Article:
Investigating grammatical complexity in L2 English writing research: Linguistic description versus predictive measurement

Douglas Biber, Bethany Gray, Shelley Staples, Jesse Egbert

Research output: Contribution to journalArticlepeer-review

89 Scopus citations


We argue in the present paper that the (socio)linguistic description of grammatical complexity provides a necessary complement to predictive omnibus measures as an analytical approach for the study of student writing proficiency and development. That is, while omnibus measures can be effective for predicting student performance, we argue that a comprehensive grammatical description is required to fully understand and interpret the linguistic characteristics of written texts produced by students. The logic of our argument is simple: Descriptions of grammatical complexity in student writing must be based on linguistically-interpretable analyses of grammar (including syntactic differences). We develop this argument from several perspectives, including a survey of the structural/syntactic features relating to the construct of grammatical complexity in English, an overview of corpus-based research showing that these distinctions truly matter for the description of academic writing, and a critical evaluation of the descriptive adequacy of omnibus measures when considered from this linguistic perspective. In summary, although we recognize the utility of omnibus complexity measures for purely predictive purposes (e.g., to assess L2 writing proficiency), we argue that a comprehensive linguistic description of grammatical structures and uses is required to fully understand the characteristics of student texts and the nature of student writing development.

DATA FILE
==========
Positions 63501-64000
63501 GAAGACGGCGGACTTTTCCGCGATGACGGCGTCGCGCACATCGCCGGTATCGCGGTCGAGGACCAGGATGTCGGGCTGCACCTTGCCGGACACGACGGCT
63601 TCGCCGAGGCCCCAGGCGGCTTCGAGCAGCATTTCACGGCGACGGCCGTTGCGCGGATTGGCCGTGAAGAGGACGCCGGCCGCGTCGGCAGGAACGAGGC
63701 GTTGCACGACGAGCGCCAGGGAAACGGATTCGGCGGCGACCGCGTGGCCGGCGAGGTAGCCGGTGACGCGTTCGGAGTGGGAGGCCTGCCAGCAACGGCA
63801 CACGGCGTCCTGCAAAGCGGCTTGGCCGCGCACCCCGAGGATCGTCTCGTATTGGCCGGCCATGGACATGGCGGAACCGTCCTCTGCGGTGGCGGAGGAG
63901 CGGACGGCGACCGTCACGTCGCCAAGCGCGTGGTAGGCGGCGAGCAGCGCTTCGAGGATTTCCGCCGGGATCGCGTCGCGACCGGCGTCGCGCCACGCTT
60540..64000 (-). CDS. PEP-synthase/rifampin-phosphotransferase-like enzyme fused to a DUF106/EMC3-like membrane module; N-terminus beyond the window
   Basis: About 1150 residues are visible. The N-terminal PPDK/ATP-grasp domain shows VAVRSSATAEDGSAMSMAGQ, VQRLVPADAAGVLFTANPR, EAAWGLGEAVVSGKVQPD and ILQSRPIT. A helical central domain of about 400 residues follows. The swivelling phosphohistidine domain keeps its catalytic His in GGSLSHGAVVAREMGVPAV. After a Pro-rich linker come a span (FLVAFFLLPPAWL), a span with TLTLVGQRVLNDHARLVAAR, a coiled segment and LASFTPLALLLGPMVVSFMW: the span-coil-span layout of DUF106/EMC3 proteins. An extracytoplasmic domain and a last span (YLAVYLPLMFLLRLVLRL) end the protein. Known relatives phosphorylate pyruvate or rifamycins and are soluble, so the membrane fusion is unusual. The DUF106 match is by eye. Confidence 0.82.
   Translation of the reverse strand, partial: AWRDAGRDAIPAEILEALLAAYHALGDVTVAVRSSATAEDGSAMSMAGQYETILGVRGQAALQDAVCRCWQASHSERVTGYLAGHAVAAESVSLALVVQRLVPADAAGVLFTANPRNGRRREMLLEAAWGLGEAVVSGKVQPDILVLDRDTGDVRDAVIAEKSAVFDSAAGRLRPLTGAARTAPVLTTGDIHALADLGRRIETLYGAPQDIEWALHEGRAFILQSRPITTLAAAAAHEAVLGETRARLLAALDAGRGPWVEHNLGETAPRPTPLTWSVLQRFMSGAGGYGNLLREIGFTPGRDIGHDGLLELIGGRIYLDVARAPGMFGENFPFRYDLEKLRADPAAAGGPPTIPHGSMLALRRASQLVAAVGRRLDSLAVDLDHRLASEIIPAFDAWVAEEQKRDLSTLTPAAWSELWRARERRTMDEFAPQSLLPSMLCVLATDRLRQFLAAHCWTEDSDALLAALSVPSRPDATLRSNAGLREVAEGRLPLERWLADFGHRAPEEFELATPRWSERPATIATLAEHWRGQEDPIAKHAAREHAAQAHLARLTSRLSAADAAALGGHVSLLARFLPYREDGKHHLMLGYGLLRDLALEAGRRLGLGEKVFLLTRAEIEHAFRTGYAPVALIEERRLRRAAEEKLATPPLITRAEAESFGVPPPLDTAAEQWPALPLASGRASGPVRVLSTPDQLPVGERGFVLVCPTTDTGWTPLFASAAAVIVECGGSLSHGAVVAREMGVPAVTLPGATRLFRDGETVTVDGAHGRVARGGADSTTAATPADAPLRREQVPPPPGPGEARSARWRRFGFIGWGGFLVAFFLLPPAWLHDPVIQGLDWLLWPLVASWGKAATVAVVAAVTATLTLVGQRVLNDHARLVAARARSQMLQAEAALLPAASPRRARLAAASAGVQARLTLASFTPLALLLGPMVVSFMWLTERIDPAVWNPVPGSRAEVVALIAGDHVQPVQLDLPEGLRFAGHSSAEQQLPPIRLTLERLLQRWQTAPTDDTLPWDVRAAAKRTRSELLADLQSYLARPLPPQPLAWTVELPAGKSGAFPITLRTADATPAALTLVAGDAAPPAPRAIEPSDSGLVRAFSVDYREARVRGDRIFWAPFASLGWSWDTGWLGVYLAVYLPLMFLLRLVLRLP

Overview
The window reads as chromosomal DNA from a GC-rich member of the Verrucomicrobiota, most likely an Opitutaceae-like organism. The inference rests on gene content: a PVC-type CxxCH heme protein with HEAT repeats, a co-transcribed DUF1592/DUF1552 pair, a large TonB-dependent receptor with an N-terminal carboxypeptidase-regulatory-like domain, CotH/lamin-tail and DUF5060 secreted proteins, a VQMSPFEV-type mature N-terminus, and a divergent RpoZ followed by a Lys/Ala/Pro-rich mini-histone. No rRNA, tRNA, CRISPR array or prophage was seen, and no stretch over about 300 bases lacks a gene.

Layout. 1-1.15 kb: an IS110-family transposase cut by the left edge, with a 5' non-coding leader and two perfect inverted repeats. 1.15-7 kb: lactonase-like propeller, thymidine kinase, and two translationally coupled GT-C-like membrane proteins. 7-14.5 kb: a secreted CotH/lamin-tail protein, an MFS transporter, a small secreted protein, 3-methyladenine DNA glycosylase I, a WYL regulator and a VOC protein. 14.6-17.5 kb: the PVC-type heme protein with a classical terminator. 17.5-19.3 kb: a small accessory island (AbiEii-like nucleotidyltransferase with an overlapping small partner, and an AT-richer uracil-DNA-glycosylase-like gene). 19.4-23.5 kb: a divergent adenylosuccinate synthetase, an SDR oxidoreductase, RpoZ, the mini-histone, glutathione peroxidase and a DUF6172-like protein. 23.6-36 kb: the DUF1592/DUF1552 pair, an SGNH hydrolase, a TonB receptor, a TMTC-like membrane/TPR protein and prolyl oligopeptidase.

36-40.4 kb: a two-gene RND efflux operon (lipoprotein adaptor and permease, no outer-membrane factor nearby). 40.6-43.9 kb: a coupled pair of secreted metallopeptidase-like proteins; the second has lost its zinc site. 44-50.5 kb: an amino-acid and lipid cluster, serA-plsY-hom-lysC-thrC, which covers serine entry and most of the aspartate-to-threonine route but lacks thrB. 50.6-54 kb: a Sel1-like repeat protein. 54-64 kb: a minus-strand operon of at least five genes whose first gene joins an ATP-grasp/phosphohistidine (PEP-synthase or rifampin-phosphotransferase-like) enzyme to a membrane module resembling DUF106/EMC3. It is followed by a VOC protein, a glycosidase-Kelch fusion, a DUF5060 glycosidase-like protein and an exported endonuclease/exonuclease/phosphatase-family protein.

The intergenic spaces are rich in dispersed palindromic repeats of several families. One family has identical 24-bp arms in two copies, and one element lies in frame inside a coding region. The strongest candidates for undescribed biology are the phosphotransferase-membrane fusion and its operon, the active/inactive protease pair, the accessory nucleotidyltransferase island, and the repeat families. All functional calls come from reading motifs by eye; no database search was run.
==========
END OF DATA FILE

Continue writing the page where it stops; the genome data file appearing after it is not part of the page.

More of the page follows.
Original languageEnglish (US)
Article number100869
JournalJournal of English for Academic Purposes
StatePublished - Jul 2020

ASJC Scopus subject areas

  • Education
  • Language and Linguistics
  • Linguistics and Language


Dive into the research topics of 'Investigating grammatical complexity in L2 English writing research: Linguistic description versus predictive measurement'. Together they form a unique fingerprint.

Cite this